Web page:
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Iron cages :race and culture in 19th-century Americaby Ronald Takaki
Synopses & Reviews
A pathbreaking work by one of the leading scholars in the field, Iron Cages provides a unique comparative analysis of white attitudes toward Asians, Blacks, Mexicans, and Native Americans in the nineteenth century, offering a cohesive study of the foundations of race and culture in America. With a new epilogue that assesses the prospect for race relations in contemporary American society, Iron Cages is important reading for anyone interested in the history of race relations in America. In his provocative new epilogue, "The Fourth Iron Cage," Takaki focuses on race in contemporary society within the context of America's nuclear arms-oriented ceconomy. He compares the Asian-American "model minority" and the black underclass, and extends his analysis to Native Americans, Chicanos, and Puerto Ricans.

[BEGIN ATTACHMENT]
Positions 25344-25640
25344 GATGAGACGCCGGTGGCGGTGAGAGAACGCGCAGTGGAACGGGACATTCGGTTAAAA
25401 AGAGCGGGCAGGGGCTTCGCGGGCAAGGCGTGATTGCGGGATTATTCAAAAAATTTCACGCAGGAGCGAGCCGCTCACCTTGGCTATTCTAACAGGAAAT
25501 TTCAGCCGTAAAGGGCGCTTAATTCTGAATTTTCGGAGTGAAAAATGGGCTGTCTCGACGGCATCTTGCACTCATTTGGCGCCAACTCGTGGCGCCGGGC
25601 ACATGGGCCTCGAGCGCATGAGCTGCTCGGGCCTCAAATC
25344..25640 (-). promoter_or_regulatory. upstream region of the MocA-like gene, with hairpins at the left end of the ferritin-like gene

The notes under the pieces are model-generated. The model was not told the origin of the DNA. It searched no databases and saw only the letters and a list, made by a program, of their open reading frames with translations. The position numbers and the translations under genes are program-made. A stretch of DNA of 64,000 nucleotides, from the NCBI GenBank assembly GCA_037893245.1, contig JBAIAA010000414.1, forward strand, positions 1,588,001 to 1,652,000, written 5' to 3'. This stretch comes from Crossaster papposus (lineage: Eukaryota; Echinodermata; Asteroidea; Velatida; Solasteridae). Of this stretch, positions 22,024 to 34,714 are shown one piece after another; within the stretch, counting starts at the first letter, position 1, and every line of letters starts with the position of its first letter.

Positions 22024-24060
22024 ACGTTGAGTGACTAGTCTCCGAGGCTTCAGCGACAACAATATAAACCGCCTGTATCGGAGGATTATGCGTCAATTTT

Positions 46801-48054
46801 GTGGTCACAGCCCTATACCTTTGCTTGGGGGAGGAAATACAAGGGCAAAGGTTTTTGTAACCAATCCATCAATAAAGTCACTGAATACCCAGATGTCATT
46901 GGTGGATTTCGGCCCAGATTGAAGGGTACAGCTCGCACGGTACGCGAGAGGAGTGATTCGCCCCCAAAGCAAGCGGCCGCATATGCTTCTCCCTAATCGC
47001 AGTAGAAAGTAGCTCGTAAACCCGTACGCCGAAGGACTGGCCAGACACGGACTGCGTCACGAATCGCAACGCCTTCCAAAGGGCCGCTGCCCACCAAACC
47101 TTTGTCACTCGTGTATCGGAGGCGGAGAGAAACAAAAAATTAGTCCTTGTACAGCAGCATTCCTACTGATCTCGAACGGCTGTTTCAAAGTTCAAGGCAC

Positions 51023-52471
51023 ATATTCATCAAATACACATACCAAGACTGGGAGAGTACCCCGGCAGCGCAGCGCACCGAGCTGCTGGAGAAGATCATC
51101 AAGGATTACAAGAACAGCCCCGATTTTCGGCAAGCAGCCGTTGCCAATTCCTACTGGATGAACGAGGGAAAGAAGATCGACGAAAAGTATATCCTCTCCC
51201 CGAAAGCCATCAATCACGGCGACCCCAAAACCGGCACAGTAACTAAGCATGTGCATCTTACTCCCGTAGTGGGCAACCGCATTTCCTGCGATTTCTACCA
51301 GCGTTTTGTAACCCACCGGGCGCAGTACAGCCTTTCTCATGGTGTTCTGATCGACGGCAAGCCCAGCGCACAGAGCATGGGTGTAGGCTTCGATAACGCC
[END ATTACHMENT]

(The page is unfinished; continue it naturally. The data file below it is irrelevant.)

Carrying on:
Includes bibliographical references (p. 357-373) and index.
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History and Social Science » Anthropology » Cultural Anthropology